- Steps 7–10: These steps all include expanding upon, reviewing, and polishing your essay. After you’ve written the first draft, Kim encourages you to ask yourself (or have someone else read your essay and ask you) more questions about your essay that could fill in any important gaps you’ve missed for your prompt or topic. Then, of course, you’ll revise and polish for a final product in the later steps.
You might be wondering what questions you should be asking yourself to know if your essay works.
Kim says the two biggest questions you should repeatedly be using as a guide are “What happened/what’s your story?” and “Why does it matter?”
College Essay Q&A: Multitasking applications
What are the best strategies students can employ for juggling multiple essays/supplemental questions for different applications? (26:59)
Kim suggests using a schedule to plan out blocks of time to work on each essay for the schools you wish to apply to. At Wow, we spend 4 weeks guiding our students through the first personal statement. We provide step-by-step instructions with manageable tasks. Students see the schedule before they start the process, and this helps them plan.
Kim recommends students definitely start with your Common App (or a similar type of personal statement) first.
The Common Application is used by many colleges around the country, and by tackling that first, you may save yourself some time if some of your schools of interest don’t require any supplemental essays beyond your Common App prompt.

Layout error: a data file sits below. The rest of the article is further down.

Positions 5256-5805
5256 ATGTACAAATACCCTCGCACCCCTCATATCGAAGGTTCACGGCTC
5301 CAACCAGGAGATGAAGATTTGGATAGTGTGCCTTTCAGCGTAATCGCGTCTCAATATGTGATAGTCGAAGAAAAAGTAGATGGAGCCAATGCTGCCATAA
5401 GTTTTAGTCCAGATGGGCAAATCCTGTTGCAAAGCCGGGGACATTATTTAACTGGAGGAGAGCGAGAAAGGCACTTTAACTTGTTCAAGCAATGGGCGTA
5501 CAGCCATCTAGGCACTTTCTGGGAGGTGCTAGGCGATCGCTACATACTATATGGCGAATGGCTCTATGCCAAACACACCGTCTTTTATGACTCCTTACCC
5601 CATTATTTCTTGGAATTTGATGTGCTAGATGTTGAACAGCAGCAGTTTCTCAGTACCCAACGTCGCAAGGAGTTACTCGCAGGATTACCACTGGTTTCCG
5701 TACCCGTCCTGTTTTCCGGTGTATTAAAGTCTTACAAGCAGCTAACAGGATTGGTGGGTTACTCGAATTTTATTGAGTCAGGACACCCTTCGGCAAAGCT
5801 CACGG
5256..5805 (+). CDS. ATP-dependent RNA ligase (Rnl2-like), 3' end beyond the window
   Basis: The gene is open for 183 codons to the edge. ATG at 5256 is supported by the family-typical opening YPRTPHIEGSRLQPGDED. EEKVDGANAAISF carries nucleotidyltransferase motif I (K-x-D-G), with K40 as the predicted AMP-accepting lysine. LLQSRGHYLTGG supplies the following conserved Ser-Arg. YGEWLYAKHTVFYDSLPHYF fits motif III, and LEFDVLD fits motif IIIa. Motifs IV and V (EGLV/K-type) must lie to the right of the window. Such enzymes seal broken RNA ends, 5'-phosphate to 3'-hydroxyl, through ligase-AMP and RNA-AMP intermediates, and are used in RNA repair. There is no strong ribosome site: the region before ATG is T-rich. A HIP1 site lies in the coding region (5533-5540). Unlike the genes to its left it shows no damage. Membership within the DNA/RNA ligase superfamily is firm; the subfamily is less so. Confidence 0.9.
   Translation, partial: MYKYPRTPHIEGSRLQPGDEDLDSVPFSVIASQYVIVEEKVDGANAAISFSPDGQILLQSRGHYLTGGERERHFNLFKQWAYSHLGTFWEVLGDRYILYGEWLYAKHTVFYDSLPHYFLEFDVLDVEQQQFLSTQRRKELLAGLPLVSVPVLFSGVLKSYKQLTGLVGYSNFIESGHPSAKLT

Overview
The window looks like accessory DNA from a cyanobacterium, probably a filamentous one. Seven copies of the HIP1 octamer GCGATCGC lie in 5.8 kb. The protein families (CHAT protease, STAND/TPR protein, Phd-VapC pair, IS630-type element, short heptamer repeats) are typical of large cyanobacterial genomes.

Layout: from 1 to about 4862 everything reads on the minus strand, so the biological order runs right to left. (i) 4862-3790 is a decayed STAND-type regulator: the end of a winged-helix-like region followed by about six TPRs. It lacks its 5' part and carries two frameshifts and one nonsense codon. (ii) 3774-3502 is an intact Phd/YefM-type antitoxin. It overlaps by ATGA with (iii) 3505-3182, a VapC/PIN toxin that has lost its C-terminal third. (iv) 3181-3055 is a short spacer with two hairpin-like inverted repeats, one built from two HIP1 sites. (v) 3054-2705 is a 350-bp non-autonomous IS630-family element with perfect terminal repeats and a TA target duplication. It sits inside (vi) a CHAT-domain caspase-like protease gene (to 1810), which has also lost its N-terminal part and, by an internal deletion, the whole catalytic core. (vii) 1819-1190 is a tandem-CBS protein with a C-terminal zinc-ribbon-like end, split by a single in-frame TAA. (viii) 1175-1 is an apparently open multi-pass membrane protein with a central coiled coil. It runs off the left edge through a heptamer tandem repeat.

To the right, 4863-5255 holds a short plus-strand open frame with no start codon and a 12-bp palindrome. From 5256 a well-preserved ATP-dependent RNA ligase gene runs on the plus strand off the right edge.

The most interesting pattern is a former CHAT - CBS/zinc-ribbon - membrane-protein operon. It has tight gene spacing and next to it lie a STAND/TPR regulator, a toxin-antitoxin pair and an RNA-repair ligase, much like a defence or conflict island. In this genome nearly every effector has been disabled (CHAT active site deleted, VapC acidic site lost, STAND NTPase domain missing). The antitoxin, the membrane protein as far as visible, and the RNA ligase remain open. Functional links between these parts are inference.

College Essay Q&A: What do admission officers want?
What are admission officers thinking when they read a college essay? What are they looking for and what makes them say “yes”? (31:19)
We get this question all the time. In the interview, Kim makes the point that admissions is a holistic process, meaning that officers really do look at students’ entire applications. The essay is an important part of that process, but it will never be the one thing that gets a student into college or not (because that “thing” does not exist!). Despite this, admissions officers still want to see genuine reflection from the student. They want to learn something they wouldn’t be able to otherwise glean from the application, in the student’s own words.
If you’re looking for more helpful resources while writing your college essay, Kim holds free 60-minute College Essay 101 student classes on the second Wednesday of each month from February through September; she answers questions and shares her top tips. Here is a link to a recording.
CollegeXpress noted that during COVID-19, they are extra grateful to helpful people like Kim who try to make college admission easier and more accessible to students.
Wow and CollegeXpress
Wow Writing Workshop is a regular contributor to CollegeXpress, a free website affiliated with the educational publisher Carnegie Dartlet and helps connect students with the colleges. CollegeXpress offers students college and scholarship search tools, college profiles, and lists help students to find their perfect school—and a way to help pay for their education. In addition, our blogs, articles, and various resources help students, parents, and counselors navigate the college search process, student life, and so much more. You can find a list of Kim’s articles here.